Had Narrative Science — a company that trains computers to write news stories—created this piece, it probably would not mention that the company’s Chicago headquarters lie only a long baseball toss from the Tribune newspaper building. Nor would it dwell on the fact that this potentially job-killing technology was incubated in part at Northwestern’s Medill School of Journalism, Media, Integrated Marketing Communications. Those ironies are obvious to a human. But not to a computer.
For now consider this: Every 30 seconds or so, the algorithmic bull pen of Narrative Science, a 30-person company occupying a large room on the fringes of the Chicago Loop, extrudes a story whose very byline is a question of philosophical inquiry. The computer-written product could be a pennant-waving second-half update of a Big Ten basketball contest, a sober preview of a corporate earnings statement, or a blithe summary of the presidential horse race drawn from Twitter posts. The articles run on the websites of respected publishers like Forbes, as well as other Internet media powers (many of which are keeping their identities private). Niche news services hire Narrative Science to write updates for their subscribers, be they sports fans, small-cap investors, or fast-food franchise owners.
And the articles don’t read like robots wrote them:
Friona fell 10-8 to Boys Ranch in five innings on Monday at Friona despite racking up seven hits and eight runs. Friona was led by a flawless day at the dish by Hunter Sundre, who went 2-2 against Boys Ranch pitching. Sundre singled in the third inning and tripled in the fourth inning … Friona piled up the steals, swiping eight bags in all …
OK, it’s not Roger Angell. But the grandparents of a Little Leaguer would find this game summary—available on the web even before the two teams finished shaking hands—as welcome as anything on the sports pages. Narrative Science’s algorithms built the article using pitch-by-pitch game data that parents entered into an iPhone app called GameChanger. Last year the software produced nearly 400,000 accounts of Little League games. This year that number is expected to top 1.5 million.
Narrative Science’s CTO and cofounder, Kristian Hammond, works in a small office just a few feet away from the buzz of coders and engineers. To Hammond, these stories are only the first step toward what will eventually become a news universe dominated by computer-generated stories. How dominant? Last year at a small conference of journalists and technologists, I asked Hammond to predict what percentage of news would be written by computers in 15 years. At first he tried to duck the question, but with some prodding he sighed and gave in: “More than 90 percent.”
That’s when I decided to write this article, hoping to finish it before being scooped by a MacBook Air.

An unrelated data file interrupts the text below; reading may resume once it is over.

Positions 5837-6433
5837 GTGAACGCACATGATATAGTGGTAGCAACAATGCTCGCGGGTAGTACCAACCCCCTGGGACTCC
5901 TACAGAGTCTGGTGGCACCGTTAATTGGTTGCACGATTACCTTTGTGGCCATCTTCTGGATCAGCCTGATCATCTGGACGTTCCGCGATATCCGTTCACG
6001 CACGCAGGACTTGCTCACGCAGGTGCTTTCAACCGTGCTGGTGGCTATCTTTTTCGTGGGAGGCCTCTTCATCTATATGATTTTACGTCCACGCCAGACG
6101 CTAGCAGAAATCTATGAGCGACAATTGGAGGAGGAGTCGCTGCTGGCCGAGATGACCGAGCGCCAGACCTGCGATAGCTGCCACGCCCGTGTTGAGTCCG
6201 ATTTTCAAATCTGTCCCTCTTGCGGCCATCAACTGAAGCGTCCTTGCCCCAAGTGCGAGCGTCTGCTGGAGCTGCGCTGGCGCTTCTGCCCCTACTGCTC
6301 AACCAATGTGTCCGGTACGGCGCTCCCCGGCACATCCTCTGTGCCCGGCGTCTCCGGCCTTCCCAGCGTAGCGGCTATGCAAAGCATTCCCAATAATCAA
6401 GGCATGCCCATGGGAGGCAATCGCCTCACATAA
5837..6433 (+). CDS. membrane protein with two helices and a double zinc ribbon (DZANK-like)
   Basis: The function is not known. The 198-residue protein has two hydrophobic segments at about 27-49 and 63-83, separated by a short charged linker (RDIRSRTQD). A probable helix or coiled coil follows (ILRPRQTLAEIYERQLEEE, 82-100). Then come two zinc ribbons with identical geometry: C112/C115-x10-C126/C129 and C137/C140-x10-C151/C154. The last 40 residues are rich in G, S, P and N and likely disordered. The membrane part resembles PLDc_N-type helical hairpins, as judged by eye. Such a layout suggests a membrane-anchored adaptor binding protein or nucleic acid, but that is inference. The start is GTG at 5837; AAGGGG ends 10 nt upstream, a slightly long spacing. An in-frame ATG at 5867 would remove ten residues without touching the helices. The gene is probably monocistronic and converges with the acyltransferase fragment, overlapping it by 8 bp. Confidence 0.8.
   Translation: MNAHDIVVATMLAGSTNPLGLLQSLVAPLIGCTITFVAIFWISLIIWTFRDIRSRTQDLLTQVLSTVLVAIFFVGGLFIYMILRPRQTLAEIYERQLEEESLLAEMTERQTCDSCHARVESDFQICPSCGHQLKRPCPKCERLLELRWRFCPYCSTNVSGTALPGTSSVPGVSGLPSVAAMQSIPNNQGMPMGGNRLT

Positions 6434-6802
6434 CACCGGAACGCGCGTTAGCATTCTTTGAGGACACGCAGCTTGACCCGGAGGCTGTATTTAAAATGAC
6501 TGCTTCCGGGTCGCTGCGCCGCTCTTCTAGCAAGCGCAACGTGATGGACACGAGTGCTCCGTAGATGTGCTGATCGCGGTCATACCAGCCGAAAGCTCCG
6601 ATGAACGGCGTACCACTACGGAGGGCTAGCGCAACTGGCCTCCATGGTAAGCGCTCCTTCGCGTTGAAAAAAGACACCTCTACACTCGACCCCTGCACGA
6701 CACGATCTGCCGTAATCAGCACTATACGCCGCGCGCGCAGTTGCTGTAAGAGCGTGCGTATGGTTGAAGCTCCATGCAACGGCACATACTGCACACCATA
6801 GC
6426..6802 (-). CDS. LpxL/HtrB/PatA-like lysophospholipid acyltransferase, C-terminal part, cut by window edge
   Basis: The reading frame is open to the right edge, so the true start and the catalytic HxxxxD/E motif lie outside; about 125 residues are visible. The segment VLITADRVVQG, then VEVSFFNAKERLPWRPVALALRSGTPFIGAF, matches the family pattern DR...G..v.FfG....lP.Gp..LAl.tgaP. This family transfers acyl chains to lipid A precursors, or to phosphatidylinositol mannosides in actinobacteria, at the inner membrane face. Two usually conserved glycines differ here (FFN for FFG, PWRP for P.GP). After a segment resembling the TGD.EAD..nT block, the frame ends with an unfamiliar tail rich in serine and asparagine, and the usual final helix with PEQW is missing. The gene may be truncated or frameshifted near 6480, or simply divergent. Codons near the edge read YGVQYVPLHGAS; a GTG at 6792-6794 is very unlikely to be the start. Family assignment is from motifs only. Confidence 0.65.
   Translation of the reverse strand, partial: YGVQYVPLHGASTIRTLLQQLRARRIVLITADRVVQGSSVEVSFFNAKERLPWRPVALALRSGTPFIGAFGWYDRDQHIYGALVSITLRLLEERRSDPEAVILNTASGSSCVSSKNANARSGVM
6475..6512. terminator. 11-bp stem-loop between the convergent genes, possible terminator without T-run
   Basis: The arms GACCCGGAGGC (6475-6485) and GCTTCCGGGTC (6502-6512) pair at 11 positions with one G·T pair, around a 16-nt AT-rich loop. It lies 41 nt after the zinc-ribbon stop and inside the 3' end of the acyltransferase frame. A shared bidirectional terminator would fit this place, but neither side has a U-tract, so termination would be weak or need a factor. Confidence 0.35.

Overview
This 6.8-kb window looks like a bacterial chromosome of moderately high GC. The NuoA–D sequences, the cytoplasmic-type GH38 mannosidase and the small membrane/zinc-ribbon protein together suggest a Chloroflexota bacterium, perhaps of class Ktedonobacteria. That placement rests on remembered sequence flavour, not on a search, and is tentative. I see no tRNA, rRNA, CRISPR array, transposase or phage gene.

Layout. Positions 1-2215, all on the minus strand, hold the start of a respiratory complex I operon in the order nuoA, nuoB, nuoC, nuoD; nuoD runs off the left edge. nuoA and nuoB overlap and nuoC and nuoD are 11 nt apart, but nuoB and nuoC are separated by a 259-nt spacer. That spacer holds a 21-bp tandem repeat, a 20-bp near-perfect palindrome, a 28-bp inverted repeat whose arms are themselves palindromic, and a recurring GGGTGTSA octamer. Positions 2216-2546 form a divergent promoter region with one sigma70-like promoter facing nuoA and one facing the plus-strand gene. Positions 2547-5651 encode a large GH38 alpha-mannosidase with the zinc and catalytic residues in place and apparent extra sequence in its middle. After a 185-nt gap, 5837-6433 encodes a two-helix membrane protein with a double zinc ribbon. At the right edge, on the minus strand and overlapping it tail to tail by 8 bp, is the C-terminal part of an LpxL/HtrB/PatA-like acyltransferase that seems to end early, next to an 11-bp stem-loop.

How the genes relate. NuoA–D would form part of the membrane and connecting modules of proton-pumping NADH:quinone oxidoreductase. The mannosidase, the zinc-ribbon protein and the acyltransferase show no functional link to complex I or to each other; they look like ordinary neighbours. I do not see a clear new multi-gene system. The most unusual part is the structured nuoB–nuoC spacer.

Hammond assures me I have nothing to worry about. This robonews tsunami, he insists, will not wash away the remaining human reporters who still collect paychecks. Instead the universe of newswriting will expand dramatically, as computers mine vast troves of data to produce ultracheap, totally readable accounts of events, trends, and developments that no journalist is currently covering.
That’s not to say that computer-generated stories will remain in the margins, limited to producing more and more Little League write-ups and formulaic earnings previews. Hammond was recently asked for his reaction to a prediction that a computer would win a Pulitzer Prize within 20 years. He disagreed. It would happen, he said, in five.
Hammond was raised in Utah, where his archaeologist dad taught at a state university. He grew up thinking he’d become a lawyer. But in the late 1980s, as an undergraduate at Yale, he fell under the sway of Roger Schank, a renowned artificial intelligence researcher and chair of the computer science department. After earning a doctorate in computer science, Hammond was hired by the University of Chicago to lead a new AI lab. While there, in the mid-1990s, he created a system that tracked users’ reading and writing and then recommended relevant documents. Hammond built a small company around that technology, which he later sold. By that time, he had moved to Northwestern University, becoming codirector of its Intelligent Information Laboratory. In 2009, Hammond and his colleague Larry Birnbaum taught a class at Medill that included both programmers and prospective journalists. They encouraged their students to create a system that could transform data into prose stories. One of the students in the class was a stringer for the Tribune who covered high school sports; he and two other journalism students were paired with a computer science student. Their prototype software, Stats Monkey, collected box scores and play-by-play data to spit out credible accounts of college baseball games.